Law Abiding CitizenIf critical reviews have any effect on box office, you may want to rush out and see the grammatically challenged 'Law Abiding Citizen' this weekend before it's gone.

When D.A. Jamie Foxx allows one of the assailants who murdered Gerard Butler's wife and daughter go free in exchange for testifying against the other, Butler takes revenge on the perpetrators and, subsequently, the entire system. While the film combines serial revenge killing with social commentary about the justice system, many critics are deriding 'Law Biding Citizen' as a weaker version of 'Saw' with little intelligent insight.

Here's what the nation's top critics are saying about director F. Gary Gray's thriller. Law Abiding CitizenIf critical reviews have any effect on box office, you may want to rush out and see the grammatically challenged 'Law Abiding Citizen' this weekend before it's gone.

When D.A. Jamie Foxx allows one of the assailants who murdered Gerard Butler's wife and daughter go free in exchange for testifying against the other, Butler takes revenge on the perpetrators and, subsequently, the entire system. While the film combines serial revenge killing with social commentary about the justice system, many critics are deriding 'Law Biding Citizen' as a weaker version of 'Saw' with little intelligent insight. Here's what the nation's top critics are saying about director F. Gary Gray's thriller.

NY Times: "'Law Abiding Citizen' has about as much to say about real-life legal issues as 'Transformers 2: Revenge of the Fallen' had to say about defense policy. And it has less ethical gravity than any three of the 'Saw' movies. "

Boston Globe: "The movie appears to have been written by an automated thriller generator (enter city, enter occupations, enter films whose box office you'd like to emulate)... Most of the lines sound as if they were first spoken on 'CSI,' 'NCIS,' or the WWE... Like a lot of action-movie directors, Gray lacks the imagination to view the art of cat-and-mouse as more than a chance to play with state-of-the-art war technology."

Roger Ebert: "The explanation of [Butler's] methods is preposterous, but it comes late enough that F. Gary Gray, the director, is first able to generate considerable suspense and a sense of dread ... 'Law Abiding Citizen' is one of those movies you like more at the time than in retrospect."

Village Voice: "Director F. Gary Gray and writer Kurt Wimmer peddle cheap, graphic Z-grade revenge thrills dressed up as Knowing Sociopolitical Commentary... [Butler] won't stop speechifying about doing bad things in the name of the greater good. If the filmmakers meant a word of it, they'd quit making films and do something more useful. "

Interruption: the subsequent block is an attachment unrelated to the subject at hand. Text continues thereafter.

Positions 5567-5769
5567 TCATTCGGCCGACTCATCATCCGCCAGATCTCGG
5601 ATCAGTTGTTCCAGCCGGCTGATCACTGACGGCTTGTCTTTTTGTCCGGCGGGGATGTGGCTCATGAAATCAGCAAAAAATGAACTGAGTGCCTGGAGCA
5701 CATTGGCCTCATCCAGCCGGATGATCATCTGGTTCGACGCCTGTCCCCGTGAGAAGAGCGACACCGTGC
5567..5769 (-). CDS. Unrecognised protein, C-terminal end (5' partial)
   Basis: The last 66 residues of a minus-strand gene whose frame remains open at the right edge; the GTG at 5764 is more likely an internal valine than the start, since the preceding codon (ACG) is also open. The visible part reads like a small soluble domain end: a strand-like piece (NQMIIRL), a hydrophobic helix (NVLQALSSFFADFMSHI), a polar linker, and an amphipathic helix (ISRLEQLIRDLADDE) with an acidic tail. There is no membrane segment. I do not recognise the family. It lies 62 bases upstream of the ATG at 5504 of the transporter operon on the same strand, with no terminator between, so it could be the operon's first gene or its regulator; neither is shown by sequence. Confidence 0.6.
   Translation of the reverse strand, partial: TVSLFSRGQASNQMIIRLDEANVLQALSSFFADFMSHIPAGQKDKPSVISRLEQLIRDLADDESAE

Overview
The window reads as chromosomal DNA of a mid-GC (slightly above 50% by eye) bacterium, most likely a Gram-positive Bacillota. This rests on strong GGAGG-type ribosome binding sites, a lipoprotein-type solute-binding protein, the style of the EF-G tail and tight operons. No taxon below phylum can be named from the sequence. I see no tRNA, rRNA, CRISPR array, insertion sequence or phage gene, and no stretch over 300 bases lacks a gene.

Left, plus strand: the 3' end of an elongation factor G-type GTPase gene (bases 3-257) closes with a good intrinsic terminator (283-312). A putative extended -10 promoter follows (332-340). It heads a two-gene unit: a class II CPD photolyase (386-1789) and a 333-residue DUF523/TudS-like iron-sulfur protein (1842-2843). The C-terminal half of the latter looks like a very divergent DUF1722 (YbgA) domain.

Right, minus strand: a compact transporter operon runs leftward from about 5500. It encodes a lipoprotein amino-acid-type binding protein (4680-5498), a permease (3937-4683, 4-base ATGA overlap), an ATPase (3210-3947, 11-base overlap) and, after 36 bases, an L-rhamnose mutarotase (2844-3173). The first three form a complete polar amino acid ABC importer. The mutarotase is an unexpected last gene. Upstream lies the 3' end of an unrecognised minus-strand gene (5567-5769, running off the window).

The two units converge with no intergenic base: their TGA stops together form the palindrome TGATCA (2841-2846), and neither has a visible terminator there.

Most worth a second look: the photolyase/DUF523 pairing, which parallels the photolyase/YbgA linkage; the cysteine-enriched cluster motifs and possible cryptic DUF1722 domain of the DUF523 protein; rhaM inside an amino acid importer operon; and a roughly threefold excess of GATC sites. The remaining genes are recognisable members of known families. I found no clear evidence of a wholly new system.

Washington Post: "A preposterous exercise in high-minded brutality, 'Law Abiding Citizen' tries to pass itself off as a dialectic on justice betrayed, but instead plays like a snuff film with our nation's legal system as the victim. "

Rolling Stone: "An exercise in illogic and 'Death Wish' cribbing that lets a bunch of good actors collect big paychecks for playing way less than their A game ... Did the "surprise" climax have to be this eye-rollingly stupid? "

LA Times: "The moral posturing becomes laughably self-conscious, like a politician endlessly repeating buzzwords like 'change' or 'maverick,' ultimately laying bare the complete absence of substance to the movie's conflicted message ... The film's greatest sin isn't its cynical moral posturing but its complete failure to engage audiences on even a visceral level."

Time: "The not-very-surprising ending of 'Law Abiding Citizen' is that the real victims are the audience. And what revenge can they take? They probably can't even get their money back. "

USA Today: "The filmmakers stretch the tired idea of revenge and moral outrage beyond all proportion. And in the process, the movie loses all credibility. "

Variety: "'Citizen' is a more bloated affair, and it winds up feeling overwritten yet underexplained, foregoing plausible revelations in favor of gusty debate about the ethical challenges of practicing and upholding the law. Suspense deflates even as the body count escalates. "

Hollywood Reporter:
"Ah ha, does a social message lurk within the context of rapes, dismemberment, bomb explosions and political assassinations? No, of course not. "


-- Reported by Jason Newman


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